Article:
Types of vessels

There are many different types of ships that vary for example in size, in the type of cargo that they carry and in the waterways on which they navigate. Therefore, no ship is the same; each and every one of them is unique. Nevertheless, various types of ships can be distinguished. With a view to the types of cargo, inland shipping has six types of vessels:

Of all the various vessels, so-called pushed barges are also available. Pushed barges have no means of mechanical propulsion of their own. For dry cargo, a number of towed barges are still operational that often serve as floating storage vessels.

View here the drawings of the various vessel types and their characteristics.

Dry-cargo carrier

These ships transport break bulk or dry bulk in their holds. Examples of dry bulk are grain, ore, coal or fodder. Dry-cargo carriers often have large “hatches” that secure the hold and thus keep the cargo dry. Nowadays some dry cargo ships are specially designed for the sole purpose of transporting containers. They have a height-adjustable wheelhouse for example, which allows optimum visibility over the highly stacked containers. Dry cargo ships are extremely versatile and have numerous transportation possibilities. They are, therefore, the most common example of all inland vessels.

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Well barges

Well barges generally transport sand ballast or dredged materials. These vessels are loaded by a suction dredger or by means of their own suction pipe. They are constructed in such a way that water, which is pumped in with the load, is drained off without fear of the ship sinking.

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Tank vessels

Certainly 80% of all hazardous (‘wet’) materials is transported by water via tank vessels. This is much safer than by train or lorry, because these types of transport often have to travel through urban areas in order to reach their destination. Moreover, tank vessels are often fitted with double hulls and have to meet stringent requirements. Double hulls are tested in practice for the purpose of preventing cargo leakage in the event of a collision.

Tank vessels can carry various types of cargo such as liquids, gases and powder-form products. There are four types of tank ships: type N (normal), type C (chemical), type G (gas) and powder tankers.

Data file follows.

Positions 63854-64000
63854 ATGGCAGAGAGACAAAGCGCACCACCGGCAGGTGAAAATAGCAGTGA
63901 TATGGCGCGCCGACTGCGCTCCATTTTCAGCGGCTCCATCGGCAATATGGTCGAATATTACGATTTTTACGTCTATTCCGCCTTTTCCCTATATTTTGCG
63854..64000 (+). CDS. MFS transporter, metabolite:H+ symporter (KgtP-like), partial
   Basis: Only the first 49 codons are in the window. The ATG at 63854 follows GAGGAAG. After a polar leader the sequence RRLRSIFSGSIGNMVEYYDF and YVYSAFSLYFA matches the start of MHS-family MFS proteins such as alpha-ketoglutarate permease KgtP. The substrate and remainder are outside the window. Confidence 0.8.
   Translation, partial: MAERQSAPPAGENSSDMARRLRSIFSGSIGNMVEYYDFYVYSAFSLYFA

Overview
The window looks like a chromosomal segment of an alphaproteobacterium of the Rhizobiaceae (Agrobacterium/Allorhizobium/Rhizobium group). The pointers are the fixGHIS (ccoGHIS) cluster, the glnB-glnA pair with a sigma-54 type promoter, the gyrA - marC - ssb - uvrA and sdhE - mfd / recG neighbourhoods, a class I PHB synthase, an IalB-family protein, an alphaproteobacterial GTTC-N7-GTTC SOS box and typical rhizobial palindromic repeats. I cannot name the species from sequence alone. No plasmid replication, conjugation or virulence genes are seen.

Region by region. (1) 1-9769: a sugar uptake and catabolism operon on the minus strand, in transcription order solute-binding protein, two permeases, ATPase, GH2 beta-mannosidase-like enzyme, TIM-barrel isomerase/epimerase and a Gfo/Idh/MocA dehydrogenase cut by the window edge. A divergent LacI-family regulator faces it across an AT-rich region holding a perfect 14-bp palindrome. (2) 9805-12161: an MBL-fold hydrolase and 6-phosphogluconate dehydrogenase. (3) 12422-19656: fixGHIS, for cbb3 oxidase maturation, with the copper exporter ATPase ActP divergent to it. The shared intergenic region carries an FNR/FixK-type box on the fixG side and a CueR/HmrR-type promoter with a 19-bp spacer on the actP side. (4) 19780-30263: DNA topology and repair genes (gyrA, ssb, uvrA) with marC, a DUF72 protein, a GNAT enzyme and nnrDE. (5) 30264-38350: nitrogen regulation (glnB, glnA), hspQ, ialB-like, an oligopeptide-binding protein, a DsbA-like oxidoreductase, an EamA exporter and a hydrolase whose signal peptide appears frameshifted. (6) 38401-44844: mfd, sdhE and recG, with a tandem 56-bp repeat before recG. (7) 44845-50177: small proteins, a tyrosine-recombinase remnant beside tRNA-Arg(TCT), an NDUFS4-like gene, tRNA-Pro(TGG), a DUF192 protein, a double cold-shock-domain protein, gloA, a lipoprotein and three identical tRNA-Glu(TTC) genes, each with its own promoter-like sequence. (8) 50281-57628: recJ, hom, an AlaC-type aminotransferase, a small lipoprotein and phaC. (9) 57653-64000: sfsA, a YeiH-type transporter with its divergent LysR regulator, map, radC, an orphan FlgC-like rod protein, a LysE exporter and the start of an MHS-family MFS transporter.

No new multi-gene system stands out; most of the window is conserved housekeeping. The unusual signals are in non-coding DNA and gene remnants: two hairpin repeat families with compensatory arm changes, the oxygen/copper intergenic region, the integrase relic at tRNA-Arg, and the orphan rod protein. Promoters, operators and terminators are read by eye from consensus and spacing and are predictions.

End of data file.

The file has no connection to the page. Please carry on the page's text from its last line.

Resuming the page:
• Type Normal (N)
    These are the traditional tank vessels. They mostly transport the diesel and petrol that we use to run our cars but they also transport other petroleum distillates or edible oils. In the latter case, the tanks are then made of stainless steel.

  • Type Chemical (C)
    These tankers have storage tanks made of stainless steel for carrying heavy chemicals such as phenol and hydrochloric acid etc. These are also the type of tankers with the highest safety standards.
    Some tankers have separate cargo tanks that are coated with a special protective layer.  These vessels mostly carry benzene, cyclohexane and naphtha. They have double hulls to prevent the cargo from leaking in case of a collision.

  • Type Gas (G)
    These vessels are often fabricated with triple hulls. In addition to the double hulls on chemical tankers, these ships are equipped with separate circular tanks.  Circular tanks are the strongest possible construction, which is necessary because gases have the property to become liquid when transported under pressure. Gas tankers are extremely strong and are thus the safest mode of transport.

  • Powder tanker
    These tankers can unload their cargo using pneumatic pumps (through air pressure), because many powders have the property to become liquid under a certain pressure. Many of these types of ships transport cement, but also fly ash and even flour.

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Push and tug boats

Push boats are placed behind so-called pushed barges as a means of propulsion, because pushed barges cannot navigate independently. The push boat is actually rather like a floating engine room with full crew accommodation and a wheelhouse. A push boat hooked up to a pushed barge is known as a pushing unit. It can handle up to a maximum of 6 pushed barges, giving the pushing unit a total length of 200 metres. However, in practice only 2 or 3 barges are navigated. Practically anything can be transported in the hold of a pushed barge: bulk cargo such as ore, coal or grain, but also containers. The type of cargo partly depends on whether the pushed barge has a hatch cover.
Tug boats are used for towing vessels such as barges, pontoons, dredgers, elevators and floating cranes. They also assist sea-going vessels and pushing units.
Small push boats often also have a tow installation. 

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Passenger ships

Passenger ships are used to transport people and include hotel cruise ships, day passenger vessels (party and canal cruise companies) and ferry services. An average passenger vessel has a capacity of around 100 passengers. Typical examples are the vessels used for the well-known Rhine cruises. 

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Ro-ro ships

A roll-on roll-off ship, or ro-ro ship, has a ramp which is specifically designed to take all kinds of rolling cargo on board, such as new cars and vans, lorries but also tractors or army vehicles for example.


Career Event tijdens de vakbeurs Maritime Industry in Gorinchem
Donderdag 22 maart 2018 - Tijdens de vakbeurs Maritime Industry, die gehouden zal worden op 29, 30 en 31 mei aanstaande, in de Evenementenhal in Gorinchem, zal de derde beursdag met het Career Event wederom in het teken van de carri?remogelijkheden in de binnenvaart staan.
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